Posted Wednesday, November 20th, 2013 by & filed under #fabulouslysocial, Surprises.

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Although even people in ancient times loved a good birthday party (the Bible’s book of Genesis mentions Pharaoh observing his own birthday with a feast for his servants), a surprise party would have been near impossible in the days before modern technology. Imagine trying to throw a surprise party when your invitations traveled by Pony Express or slow boat, and guests took days to arrive on horseback! Our high-tech era makes planning a surprise party easy, but it’s the excitement of keeping a secret, the element of surprise and the risk of the plan leaking out that makes the whole idea of a surprise party so much fun.

My own surprise-party experience was my 25th birthday. Although I’m generally a plan-every-detail, stay-behind-the-scenes kind of person, my husband prefers a little more spontaneity. So I shouldn’t have been surprised when I walked into our apartment, exhausted after a long day at work, only to find the space filled with friends, family, balloons and birthday cake. My hubby had impulsively decided to throw me a surprise party just two days earlier. After my first astonished thought of “Thank goodness I touched up my lipstick before getting out of the car,” I settled in for a lovely evening of celebration, though I was a bit embarrassed at being in the spotlight.

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Though my birthday turned out to be a success, according to Greg Jenkins, co-founder of Bravo Productions, one of the first rules of throwing a great surprise party is considering the guest of honor’s personality. Not everyone likes to be surprised, so if you suspect your guest of honor (GoH) might be overwhelmed, embarrassed or just plain horrified, respect her comfort level, and plan a different type of event.

If you’re confident your GoH will be thrilled by the attention, your next step is to decide where and when to hold the festivities. Cassandre Snyder of Cassandre Snyder Events points out that “It’s always best not to throw the party on the person’s actual birthday. A few days earlier work bests, because they won’t be expecting it.” Jenkins adds that it’s important to pick a location that won’t set off red flags as soon as the GoH approaches the venue. Whether it’s a bowling alley, restaurant, the beach or a family member’s home, choose a location the GoH visits regularly.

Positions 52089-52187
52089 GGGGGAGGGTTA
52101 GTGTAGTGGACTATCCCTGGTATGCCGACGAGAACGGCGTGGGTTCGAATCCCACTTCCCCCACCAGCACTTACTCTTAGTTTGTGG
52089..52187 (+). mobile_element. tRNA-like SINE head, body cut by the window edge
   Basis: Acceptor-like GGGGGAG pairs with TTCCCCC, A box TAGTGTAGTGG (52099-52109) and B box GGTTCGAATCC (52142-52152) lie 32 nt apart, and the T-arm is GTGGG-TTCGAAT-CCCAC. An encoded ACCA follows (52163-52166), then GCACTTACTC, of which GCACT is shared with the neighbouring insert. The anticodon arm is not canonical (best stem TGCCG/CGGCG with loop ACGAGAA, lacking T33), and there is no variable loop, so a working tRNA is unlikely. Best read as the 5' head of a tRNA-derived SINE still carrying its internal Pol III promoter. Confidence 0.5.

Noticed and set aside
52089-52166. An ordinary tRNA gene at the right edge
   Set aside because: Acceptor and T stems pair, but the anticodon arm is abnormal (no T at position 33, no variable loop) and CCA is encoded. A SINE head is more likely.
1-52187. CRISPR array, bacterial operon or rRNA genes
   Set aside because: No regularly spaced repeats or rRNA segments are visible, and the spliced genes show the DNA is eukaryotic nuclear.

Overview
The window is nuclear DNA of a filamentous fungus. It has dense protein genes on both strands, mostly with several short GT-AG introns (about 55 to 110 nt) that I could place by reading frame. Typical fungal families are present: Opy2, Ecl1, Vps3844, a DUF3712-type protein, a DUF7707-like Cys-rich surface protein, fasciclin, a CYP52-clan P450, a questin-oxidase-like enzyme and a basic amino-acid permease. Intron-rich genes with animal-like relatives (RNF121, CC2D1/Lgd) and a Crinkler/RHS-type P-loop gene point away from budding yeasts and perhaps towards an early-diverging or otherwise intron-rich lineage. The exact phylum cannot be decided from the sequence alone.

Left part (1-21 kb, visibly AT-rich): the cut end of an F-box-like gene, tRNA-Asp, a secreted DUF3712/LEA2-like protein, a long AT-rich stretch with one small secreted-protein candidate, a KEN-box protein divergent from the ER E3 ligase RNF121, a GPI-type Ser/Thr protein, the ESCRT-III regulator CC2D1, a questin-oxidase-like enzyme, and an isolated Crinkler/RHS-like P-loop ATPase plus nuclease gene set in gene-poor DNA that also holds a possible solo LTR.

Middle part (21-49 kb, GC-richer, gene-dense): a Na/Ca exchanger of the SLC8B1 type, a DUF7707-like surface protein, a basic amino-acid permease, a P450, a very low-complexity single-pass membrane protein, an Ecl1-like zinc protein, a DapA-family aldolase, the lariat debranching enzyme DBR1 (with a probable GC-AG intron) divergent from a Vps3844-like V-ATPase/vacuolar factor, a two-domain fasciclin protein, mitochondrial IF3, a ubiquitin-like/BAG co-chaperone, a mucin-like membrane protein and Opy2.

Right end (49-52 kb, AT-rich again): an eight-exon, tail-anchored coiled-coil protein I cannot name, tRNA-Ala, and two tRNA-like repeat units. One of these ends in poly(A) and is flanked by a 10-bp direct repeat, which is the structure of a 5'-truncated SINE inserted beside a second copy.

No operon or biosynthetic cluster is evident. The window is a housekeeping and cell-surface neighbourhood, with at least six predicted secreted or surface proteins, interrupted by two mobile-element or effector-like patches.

When it comes to planning the party’s menu, follow KISS rule: Keep It Super Simple. You don’t want to be sweating in the kitchen when the GoH arrives, so consider having food delivered by a caterer; or pick up pre-made salads, sandwiches, cheese platters and similar finger foods right before the big event.

Generally, you should invite guests at least two weeks in advance, but if you know someone is a blabbermouth, delay that invitation as long as possible. Jenkins adds, “In the case of surprise parties, do not use social media to spread the word. Facebook, Twitter and other social media platforms are the surest way to tip the honoree off about the surprise party.” Instead, rely on emails, phone calls and text messages. Be very clear in your invitation that this is a surprise party, and include all details about where, when and how.

Once it’s party day, you might have to come up with a plan to get your unsuspecting GoH to the festivities. Snyder has a unique suggestion – invite them to a different party! “The best way to surprise a person is to invite them to a party. Just not THEIR party. Have an invitation created with someone else’s name and info. Make sure you tell those people closest to the guest of honor what you are doing, so that they can bring it up or talk about it.”

Stacy Doherty of Errands Etcetera cautions that you need to remind guests to park well away from the party venue, as well as stay away from windows, doors or outdoors areas where the approaching GoH might see them. Don’t turn off all the lights, however, unless the area would normally be unlit. You want your GoH to be surprised, not panicked, at the big reveal.

One recommendation shared by all the event planners is to remember your GoH is the star. Whether that person’s dream festivities include pizza and bowling, a sit-down, fancy dinner or a casual group of friends at the park, bring that scenario to life. As Jenkins says, “If you go through the trouble of throwing a surprise party, make sure the party is about the person intended.” Because when the cries of “Surprise!” go up, all you want to see is a dazzling smile of amazed joy.

What made your favorite surprise party great? We’d love to hear!

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